Research ArticleGEOPHYSICS

Climate controls on erosion in tectonically active landscapes

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Science Advances  16 Oct 2020:
Vol. 6, no. 42, eaaz3166
DOI: 10.1126/sciadv.aaz3166
  • Fig. 1 Topography, erosion, and precipitation in the Bhutan Himalaya.

    (A) Digital elevation model overlaid by new and previously published cosmogenic nuclide, basin-averaged erosion rates (1315). Black line denotes the border of Bhutan (see inset). (B) Mean annual rainfall (R) data (43) overlaid by channel steepness (ksn) data.

  • Fig. 2 Best-fit relationships between channel steepness (ksn) and erosion rate for different rainfall bins.

    In all plots, the solid black and gray curves denote relationships as calculated by the least-squares estimation regression using a fixed and free exponent (n), respectively. The dashed gray curve is the solution for the stream-power model (Eq. 1b) given the rainfall bin centers, and a Klp value of 2.2 × 10−9 m−2. (A) Basins that receive less than 1.5 m year−1 annual rainfall. (B) Basins that receive between 1.5 and 2.5 m year−1. (C) Basins that receive between 2.5 and 3.5 m year−1. (D) Basins that receive more than 3.5 m year−1. Error bars represent 2σ uncertainties. N is the number of basins in each rainfall bin.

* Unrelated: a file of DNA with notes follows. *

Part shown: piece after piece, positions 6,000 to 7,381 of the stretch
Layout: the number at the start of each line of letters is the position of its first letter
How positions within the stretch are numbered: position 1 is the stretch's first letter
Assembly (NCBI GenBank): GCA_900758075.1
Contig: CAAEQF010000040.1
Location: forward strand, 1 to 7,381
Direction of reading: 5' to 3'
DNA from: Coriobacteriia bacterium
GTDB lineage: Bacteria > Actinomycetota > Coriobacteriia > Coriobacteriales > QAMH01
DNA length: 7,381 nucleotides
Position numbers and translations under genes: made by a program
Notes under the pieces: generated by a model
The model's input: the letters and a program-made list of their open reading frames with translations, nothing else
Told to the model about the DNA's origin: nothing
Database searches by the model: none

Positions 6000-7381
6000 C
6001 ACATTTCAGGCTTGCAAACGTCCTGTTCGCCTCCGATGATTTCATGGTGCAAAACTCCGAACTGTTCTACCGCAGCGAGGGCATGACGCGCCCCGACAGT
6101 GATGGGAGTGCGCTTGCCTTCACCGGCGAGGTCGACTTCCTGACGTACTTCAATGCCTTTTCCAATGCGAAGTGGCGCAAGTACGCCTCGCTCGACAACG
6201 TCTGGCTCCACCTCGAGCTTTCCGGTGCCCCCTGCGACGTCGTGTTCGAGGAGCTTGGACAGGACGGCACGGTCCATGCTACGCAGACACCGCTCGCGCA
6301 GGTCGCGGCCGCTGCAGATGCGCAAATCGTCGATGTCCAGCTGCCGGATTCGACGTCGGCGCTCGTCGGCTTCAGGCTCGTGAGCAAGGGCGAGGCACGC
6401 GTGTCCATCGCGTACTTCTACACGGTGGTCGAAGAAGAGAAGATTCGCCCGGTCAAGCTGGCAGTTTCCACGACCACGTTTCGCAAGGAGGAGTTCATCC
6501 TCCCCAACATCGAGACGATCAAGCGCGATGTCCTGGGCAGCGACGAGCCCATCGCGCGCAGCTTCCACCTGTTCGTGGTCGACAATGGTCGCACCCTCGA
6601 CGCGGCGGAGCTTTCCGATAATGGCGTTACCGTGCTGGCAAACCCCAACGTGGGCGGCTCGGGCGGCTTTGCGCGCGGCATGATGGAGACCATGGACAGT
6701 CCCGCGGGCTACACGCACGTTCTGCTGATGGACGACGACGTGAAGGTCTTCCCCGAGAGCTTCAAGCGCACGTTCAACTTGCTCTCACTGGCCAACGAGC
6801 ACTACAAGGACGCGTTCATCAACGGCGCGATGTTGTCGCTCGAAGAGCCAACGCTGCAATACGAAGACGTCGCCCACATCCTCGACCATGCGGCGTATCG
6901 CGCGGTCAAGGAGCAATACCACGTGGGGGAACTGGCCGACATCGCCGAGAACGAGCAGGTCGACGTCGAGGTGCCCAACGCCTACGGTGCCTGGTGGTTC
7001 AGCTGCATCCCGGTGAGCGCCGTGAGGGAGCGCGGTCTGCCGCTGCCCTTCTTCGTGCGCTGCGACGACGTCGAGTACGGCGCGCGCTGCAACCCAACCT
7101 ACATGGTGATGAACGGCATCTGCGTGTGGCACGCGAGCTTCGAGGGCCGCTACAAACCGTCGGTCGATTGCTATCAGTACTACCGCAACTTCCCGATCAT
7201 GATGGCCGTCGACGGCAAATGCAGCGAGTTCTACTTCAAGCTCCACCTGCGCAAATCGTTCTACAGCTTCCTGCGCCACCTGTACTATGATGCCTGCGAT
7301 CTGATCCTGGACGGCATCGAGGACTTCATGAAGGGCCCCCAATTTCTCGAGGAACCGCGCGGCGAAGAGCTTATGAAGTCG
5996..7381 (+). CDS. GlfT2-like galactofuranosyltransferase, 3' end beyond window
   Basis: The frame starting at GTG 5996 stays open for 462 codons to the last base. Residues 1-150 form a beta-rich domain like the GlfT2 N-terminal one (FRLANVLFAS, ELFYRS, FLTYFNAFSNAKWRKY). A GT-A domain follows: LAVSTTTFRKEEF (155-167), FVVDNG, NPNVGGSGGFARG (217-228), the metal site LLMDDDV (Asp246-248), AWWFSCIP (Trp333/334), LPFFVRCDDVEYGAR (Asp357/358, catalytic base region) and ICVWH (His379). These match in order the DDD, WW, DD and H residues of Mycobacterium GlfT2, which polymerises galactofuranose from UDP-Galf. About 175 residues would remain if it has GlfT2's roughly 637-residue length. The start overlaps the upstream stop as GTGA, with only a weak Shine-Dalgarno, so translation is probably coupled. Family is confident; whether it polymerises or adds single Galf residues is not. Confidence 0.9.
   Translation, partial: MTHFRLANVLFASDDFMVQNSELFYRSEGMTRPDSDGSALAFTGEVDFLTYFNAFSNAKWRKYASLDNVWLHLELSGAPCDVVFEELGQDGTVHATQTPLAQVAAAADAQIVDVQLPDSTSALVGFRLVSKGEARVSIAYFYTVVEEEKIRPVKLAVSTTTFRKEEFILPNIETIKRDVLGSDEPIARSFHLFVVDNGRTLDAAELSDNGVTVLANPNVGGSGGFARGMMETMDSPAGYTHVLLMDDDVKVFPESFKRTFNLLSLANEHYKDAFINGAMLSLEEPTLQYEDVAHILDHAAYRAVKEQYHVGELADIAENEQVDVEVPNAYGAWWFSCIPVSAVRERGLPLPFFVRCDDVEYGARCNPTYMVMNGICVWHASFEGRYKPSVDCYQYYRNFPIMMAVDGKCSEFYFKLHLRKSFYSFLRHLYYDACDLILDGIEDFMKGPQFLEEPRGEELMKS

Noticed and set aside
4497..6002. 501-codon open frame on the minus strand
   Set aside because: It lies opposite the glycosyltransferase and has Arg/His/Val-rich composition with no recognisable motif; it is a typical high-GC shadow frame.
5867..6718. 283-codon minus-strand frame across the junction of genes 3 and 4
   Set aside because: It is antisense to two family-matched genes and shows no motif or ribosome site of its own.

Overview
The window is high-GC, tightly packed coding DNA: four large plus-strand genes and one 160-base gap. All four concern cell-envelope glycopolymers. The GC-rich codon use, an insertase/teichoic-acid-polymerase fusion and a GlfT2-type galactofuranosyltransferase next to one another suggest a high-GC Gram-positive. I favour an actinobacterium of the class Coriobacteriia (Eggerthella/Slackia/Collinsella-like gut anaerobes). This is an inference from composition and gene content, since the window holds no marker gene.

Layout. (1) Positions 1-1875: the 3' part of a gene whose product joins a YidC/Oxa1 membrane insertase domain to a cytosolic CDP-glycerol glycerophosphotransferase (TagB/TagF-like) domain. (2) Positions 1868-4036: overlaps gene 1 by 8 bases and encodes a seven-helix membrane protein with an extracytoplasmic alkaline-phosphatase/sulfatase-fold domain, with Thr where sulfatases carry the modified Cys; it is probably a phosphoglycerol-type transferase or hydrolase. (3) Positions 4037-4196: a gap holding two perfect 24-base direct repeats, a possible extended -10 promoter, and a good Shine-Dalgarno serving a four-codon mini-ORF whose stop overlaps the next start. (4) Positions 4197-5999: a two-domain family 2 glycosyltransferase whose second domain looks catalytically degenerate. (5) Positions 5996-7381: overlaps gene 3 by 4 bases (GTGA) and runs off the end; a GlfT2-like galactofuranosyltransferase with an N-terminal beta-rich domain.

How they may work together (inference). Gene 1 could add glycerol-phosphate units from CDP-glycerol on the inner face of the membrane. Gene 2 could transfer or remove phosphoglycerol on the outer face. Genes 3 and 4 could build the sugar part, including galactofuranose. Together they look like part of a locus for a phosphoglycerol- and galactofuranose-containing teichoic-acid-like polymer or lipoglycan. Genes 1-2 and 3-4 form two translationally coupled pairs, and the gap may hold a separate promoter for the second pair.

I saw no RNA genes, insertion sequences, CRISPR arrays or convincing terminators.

• Fig. 3 The effects of rainfall bin size and center on erosion coefficient calculations.

    Colored points show the resulting K values from regressions of binned sample data, where n = 2.2. These regressions are not influenced by m or Klp. The black line is derived from the stream-power model (Eq. 1c), where m = 1 and Klp = 2.2 × 10−9. An inverted histogram (calculated with 0.1 m year−1 bins) shows the distribution of mean annual rainfall (R) sample data analyzed in this study. Gray circles mark the four bins used in Fig. 2.

  • Fig. 4 Relationships between channel steepness and erosion, and their predictive power.

    (A) Red and blue curves are the stream-power model curves from the four mean annual rainfall (R) bins in Fig. 2. Black curve is the regression of all data. The gray dashed line is the stream-power model calculated with the median sample rainfall (2.1 m year−1). (B) Map of erosion rates based on the distribution of channel steepness (Fig. 1B), K = 3.2 × 109 m1 year−1 [calculated from the regression in (A) and Eq. 3a]. High-elevation, low-relief landscapes (HELR) are outlined in white. A white mask marks glacial landscapes above 4000 m above sea level. (C) Regressions of the four rainfall bins (red and blue curves) move toward the stream-power model (gray dashed) when ksn-q data are used. (D) Map of erosion rates based on the distribution of ksn-q and regional best-fit n and Klp values (see Materials and Methods). The 30-km-wide swath (magenta) shows the area sampled to calculate inset figure. Inset shows how the mean (black line) and SD (gray envelope) of erosion rates (E) near the foreland change with longitude.

Supplementary Materials

  • Supplementary Materials

    Climate controls on erosion in tectonically active landscapes

    B. A. Adams, K. X. Whipple, A. M. Forte, A. M. Heimsath, K. V. Hodges

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